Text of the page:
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Books; Collected Works - General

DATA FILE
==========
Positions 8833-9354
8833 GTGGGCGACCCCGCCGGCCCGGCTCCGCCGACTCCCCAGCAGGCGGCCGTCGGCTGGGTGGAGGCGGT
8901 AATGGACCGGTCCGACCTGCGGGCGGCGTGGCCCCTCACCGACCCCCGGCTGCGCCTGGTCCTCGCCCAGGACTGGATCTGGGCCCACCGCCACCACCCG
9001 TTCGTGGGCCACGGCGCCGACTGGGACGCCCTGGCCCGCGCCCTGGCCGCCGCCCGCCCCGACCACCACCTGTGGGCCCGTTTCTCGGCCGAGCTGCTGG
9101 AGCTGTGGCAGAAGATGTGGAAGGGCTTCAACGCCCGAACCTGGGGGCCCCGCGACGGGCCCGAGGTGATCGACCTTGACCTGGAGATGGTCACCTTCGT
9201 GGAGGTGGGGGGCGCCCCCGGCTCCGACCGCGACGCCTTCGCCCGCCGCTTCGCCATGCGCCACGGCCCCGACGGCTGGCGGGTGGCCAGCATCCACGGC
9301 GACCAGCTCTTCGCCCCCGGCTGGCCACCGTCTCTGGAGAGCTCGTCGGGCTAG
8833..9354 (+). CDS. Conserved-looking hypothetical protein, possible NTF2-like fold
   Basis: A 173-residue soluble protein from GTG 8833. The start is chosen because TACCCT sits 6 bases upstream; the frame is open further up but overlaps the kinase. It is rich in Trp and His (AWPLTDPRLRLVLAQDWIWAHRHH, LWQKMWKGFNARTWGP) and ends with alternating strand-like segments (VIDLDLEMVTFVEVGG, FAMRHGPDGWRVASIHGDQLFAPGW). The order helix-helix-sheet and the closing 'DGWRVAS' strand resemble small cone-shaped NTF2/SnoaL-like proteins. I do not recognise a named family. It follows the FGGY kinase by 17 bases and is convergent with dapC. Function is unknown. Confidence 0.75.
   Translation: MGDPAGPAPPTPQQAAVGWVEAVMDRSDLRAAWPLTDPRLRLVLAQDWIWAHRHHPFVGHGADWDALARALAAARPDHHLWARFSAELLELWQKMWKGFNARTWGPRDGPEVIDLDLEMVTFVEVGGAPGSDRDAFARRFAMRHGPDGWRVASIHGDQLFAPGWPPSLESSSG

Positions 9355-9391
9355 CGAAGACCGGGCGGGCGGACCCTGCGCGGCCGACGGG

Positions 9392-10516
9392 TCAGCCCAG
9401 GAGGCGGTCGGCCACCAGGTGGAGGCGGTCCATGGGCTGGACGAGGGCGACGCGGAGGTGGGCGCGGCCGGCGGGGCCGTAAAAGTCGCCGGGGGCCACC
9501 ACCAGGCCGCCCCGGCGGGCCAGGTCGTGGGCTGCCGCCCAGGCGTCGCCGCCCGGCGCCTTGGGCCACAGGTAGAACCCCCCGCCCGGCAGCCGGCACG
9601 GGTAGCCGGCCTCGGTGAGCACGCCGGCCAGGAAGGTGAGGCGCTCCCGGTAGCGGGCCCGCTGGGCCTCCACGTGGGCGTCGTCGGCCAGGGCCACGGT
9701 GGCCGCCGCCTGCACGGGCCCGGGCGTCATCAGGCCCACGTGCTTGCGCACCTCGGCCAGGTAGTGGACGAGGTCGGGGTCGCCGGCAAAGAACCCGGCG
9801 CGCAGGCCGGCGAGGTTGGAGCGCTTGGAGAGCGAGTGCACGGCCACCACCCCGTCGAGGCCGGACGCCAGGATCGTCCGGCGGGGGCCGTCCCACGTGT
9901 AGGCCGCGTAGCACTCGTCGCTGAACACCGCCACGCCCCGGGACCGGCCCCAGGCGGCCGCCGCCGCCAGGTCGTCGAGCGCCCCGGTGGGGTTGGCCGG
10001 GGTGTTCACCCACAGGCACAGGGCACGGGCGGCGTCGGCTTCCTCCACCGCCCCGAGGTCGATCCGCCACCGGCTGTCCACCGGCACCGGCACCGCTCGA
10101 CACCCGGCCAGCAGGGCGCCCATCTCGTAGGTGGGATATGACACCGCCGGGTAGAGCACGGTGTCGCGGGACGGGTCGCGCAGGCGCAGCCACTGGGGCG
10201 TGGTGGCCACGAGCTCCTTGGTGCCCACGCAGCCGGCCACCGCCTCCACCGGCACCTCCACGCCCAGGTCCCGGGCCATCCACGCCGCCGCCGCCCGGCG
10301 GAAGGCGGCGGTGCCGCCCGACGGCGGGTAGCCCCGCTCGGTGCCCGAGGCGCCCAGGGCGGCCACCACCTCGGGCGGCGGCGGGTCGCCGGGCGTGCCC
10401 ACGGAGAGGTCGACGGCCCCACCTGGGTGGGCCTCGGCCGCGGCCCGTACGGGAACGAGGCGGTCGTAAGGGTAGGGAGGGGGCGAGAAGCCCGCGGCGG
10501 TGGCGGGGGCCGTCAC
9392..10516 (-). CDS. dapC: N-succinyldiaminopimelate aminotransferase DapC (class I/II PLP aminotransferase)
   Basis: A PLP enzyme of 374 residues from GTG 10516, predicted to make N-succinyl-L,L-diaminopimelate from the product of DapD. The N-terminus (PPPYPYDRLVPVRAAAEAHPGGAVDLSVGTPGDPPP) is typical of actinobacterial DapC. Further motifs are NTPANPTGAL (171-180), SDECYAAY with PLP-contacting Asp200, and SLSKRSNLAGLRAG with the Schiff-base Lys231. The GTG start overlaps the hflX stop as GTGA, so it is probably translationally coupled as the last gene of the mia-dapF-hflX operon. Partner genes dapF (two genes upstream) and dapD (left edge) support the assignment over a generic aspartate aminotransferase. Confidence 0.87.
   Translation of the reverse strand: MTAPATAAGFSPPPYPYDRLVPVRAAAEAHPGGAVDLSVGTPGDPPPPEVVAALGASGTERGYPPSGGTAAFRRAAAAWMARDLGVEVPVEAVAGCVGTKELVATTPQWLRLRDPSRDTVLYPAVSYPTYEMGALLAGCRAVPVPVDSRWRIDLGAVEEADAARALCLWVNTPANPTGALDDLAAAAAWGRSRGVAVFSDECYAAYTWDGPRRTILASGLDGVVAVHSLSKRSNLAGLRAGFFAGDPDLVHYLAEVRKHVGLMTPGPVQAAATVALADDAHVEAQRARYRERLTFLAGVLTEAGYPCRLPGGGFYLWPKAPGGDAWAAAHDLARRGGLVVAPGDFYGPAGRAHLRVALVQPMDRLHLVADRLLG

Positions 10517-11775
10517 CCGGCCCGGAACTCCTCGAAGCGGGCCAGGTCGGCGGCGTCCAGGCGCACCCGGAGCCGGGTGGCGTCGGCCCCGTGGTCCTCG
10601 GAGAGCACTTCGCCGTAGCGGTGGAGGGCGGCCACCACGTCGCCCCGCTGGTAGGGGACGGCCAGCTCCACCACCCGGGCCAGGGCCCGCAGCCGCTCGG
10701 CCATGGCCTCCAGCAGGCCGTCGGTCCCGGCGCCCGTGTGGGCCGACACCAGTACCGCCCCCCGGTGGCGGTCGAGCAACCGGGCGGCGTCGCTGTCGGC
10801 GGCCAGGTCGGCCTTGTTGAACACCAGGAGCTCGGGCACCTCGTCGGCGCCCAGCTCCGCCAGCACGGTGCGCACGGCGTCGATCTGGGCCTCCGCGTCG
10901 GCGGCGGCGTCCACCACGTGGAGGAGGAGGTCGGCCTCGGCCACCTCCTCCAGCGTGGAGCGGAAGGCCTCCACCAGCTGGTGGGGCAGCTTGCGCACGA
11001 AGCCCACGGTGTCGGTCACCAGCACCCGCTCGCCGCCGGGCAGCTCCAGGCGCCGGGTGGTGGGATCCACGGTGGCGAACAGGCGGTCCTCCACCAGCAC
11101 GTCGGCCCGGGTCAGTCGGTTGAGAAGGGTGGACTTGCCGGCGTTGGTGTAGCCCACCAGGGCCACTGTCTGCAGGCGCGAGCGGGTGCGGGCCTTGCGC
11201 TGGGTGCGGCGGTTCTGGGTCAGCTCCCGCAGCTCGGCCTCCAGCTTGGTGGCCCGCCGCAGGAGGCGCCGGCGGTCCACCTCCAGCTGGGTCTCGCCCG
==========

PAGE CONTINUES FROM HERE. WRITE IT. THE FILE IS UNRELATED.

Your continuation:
The impulse to investigate the natural world is deeply rooted in our earliest childhood experiences. This notion has long guided researchers to uncover the cognitive mechanisms underlying the development of scientific reasoning in children. Until recently, however, research in cognitive development and education followed largely independent tracks. A major exception to this trend is represented in the multifaceted work of David Klahr. His lifelong effort to integrate a detailed understanding of children's reasoning and skill acquisition with the role of education in influencing and facilitating scientific exploration has been essential to the growth of these fields. In this volume, a diverse group of stellar contributors follow Dr. Klahr's example in examining the practical implications of our insights into cognitive development for children in the classroom. Authors discuss such wide-ranging ideas as the evolution of "folk science" in young children and the mechanisms that underlie mathematical understanding, as well as mental models used by children in classroom activities. The volume's lessons will have profound implications for STEM education, and for the next generation of scientists. Contents include: (1) From Theory to Application and Back: Following in the Giant Footsteps of David Klahr (Robert S. Siegler); (2) The Learning of Science and the Science of Learning: The Role of Analogy (Zhe Chen); (3) Does Folk Science Develop? (Frank C. Keil); (4) The Evolved Mind and Scientific Discovery (David C. Geary); (5) Educational Neuroscience: Applying the Klahrian Method to Science Education (Kevin Niall Dunbar); (6) Is Development Domain Specific or Domain General? A Third Alternative (Annette Karmiloff-Smith); (7) Simulating Discovery and Education in a Soccer Science World (Jeff Shrager); (8) Moving Young "Scientists-in-Waiting" Onto Science Learning Pathways: Focus on Observation (Rochel Gelman and Kimberly Brenneman); (9) Supporting Inquiry About the Foundations of Evolutionary Thinking in the Elementary Grades (Richard Lehrer and Leona Schauble); (10) Engineering in and for Science Education (Christian D. Schunn, Eli M. Silk, and Xornam S. Apedoe); (11) To Teach or Not to Teach Through Inquiry (Erin Marie Furtak, Richard J. Shavelson, Jonathan T. Shemwell, and Maria Figueroa); (12) Epistemic Foundations for Conceptual Change (Richard A. Duschl and Maria Pilar Jimenez-Aleixandre); and (13) Patterns, Rules, and Discoveries in Life and in Science (David Klahr).